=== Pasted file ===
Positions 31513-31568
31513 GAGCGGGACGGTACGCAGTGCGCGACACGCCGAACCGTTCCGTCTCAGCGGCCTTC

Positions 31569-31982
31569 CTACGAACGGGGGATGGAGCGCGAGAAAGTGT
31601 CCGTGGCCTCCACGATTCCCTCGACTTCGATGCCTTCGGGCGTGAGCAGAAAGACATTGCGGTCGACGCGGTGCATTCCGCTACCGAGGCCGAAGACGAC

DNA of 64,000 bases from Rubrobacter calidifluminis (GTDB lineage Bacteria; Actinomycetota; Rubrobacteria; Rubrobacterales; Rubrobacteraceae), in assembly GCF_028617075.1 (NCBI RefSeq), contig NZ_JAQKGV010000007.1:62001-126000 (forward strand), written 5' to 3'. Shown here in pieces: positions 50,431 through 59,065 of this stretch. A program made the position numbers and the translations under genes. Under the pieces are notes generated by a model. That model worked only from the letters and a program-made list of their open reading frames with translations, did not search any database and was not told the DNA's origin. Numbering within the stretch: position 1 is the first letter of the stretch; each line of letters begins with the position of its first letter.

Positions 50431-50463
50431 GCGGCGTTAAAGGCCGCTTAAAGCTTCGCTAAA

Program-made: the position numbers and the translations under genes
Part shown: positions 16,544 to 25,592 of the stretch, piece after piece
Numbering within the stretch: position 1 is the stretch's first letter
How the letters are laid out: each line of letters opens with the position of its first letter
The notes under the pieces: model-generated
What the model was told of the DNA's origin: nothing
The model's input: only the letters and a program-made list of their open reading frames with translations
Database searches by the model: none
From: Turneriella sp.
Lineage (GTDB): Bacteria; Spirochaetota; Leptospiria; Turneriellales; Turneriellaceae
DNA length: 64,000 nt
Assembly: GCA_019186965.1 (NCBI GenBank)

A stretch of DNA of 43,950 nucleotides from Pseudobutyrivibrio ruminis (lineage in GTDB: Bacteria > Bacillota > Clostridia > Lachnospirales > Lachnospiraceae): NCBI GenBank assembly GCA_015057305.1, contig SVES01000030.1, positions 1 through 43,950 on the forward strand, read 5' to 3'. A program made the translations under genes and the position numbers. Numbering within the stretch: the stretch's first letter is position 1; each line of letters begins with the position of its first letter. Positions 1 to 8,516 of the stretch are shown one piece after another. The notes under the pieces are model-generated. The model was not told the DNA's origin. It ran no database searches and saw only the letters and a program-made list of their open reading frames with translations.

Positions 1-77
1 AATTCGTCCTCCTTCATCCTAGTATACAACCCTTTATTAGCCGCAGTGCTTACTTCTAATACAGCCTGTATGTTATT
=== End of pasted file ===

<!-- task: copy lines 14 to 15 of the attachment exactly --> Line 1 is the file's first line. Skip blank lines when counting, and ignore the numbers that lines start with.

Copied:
What the model was told of the DNA's origin: nothing
The model's input: only the letters and a program-made list of their open reading frames with translations